Responses
       
     
       
     
Feature Ideation Strategy
       
     
Documentation
       
     
Iconography and Translation
       
     
Final Design
       
     
See the Full Presentation
       
     
Responses
       
     
Responses

Flipping the activity feed on it’s head to enhance productivity

Goal: Provide a quick and easy way for agents and advisors to see who has reacted to or engaged with their posts on social media networks.

Targeted User Role(s): Brand Manager, Agent / Advisor

Outcome: consolidated similar functionality into a central location to reduce navigation, cognitive load, and time needed to find actionable information.

My Contributions: competitive analysis, secondary research, workshops, UX design, usability testing

Deliverable(s): specifications, wireframes, prototypes

Team: Shlomo Goltz with Dan Tucker, Topher Bauman, Lauren Wyatt, Simon Carney, Kristin Thompson, and David Robles

Think of this project as if the Facebook notification center and the newsfeed had a baby. The result is a new kind of activity feed that helps agents and advisors become more productive. Most activity (news) feeds on social media are designed to promote the consumption of posts, and then optionally react to them. This experience is great for the consumption-oriented consumer apps, but doesn’t help agents / advisors answer a burning question that they often have: Who has engaged with me most recently, and how can I continue the conversation with them? Rather than view a post-centric feed, we created an engagement-centric experience to surface and organize engagements such as comments, mentions, likes, etc.

       
     
Demo Video

Responses help agents / advisors stay active in their online conversations across all their social networks by notifying them when someone has liked, commented, or retweeted their posts.

Feature Ideation Strategy
       
     
Feature Ideation Strategy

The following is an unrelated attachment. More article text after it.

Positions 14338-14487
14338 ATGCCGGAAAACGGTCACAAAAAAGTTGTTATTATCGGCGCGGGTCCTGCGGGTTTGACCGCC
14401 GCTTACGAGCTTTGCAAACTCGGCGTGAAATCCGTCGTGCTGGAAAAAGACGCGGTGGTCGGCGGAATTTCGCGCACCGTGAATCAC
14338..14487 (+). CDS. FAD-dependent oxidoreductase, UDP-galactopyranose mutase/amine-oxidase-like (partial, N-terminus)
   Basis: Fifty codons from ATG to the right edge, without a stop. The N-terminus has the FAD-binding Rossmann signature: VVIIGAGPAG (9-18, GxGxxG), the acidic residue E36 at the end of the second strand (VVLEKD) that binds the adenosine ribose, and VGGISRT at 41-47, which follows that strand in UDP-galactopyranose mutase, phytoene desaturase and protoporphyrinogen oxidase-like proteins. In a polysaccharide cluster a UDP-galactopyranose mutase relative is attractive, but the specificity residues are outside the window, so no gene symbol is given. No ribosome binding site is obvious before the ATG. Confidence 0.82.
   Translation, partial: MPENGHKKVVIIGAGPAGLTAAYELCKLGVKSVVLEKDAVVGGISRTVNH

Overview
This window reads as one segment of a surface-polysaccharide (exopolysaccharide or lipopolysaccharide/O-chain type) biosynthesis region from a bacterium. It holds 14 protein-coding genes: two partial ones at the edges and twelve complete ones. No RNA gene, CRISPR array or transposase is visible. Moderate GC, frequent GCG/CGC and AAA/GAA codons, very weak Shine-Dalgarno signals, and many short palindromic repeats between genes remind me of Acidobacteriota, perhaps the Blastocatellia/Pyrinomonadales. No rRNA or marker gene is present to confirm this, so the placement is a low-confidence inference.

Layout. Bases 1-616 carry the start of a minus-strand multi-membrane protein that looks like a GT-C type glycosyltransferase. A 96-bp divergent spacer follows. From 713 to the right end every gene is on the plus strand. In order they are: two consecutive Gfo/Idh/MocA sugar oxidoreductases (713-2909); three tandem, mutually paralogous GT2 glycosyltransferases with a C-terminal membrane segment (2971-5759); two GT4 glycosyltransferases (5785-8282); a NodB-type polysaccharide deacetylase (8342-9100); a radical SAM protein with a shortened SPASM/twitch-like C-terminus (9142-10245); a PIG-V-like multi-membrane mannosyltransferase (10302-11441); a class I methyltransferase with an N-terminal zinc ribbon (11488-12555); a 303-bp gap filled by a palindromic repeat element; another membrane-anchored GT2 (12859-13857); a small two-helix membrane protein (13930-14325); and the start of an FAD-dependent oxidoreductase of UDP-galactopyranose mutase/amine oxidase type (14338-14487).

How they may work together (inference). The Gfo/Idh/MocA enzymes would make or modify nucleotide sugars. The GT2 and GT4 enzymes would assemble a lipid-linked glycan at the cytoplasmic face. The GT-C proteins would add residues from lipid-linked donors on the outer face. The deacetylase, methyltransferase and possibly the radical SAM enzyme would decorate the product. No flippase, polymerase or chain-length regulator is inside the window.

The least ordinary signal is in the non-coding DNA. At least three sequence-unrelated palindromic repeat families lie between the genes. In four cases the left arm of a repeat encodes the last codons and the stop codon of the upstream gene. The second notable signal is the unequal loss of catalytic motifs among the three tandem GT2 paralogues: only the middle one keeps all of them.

Prior the introduction of the New Responses (AKA engagement first activity stream), there were three other features in Hearsay Social that had comparable utility. The matrix featured above allowed my team and I to determine what features would become redundant or less useful by introducing this new feature. Ultimately we decided to remove the old responses, and replace it.

Documentation
       
     
Documentation

The multi-column layout we settled on for the framework of engagement first responses was a way to display a lot of related information in a small space and it was a new design pattern for our product. I documented this new design pattern, and it's first use case, so we could reuse the layout consistently in other parts of Hearsay Social.

Iconography and Translation
       
     
Iconography and Translation

To make scanning and finding particular pieces of information easier, a set of icons was created to highlight likes, comments, mentions, and other social media actions. Text truncation and line wrapping rules were devised to aid in displaying long names and providing various ways to display text that would be translated into a myriad of languages.

Final Design
       
     
Final Design

After several rounds of usability and desirability testing, we received feedback that users wanted to have more context about each response to their online activity, and wanted to see more content without scrolling. In response, I transformed the filter sidebar to a top aligned pop-over to gain additional width on the screen, and inserted a preview of selected texts in the left column, similar to the format found in most email readers.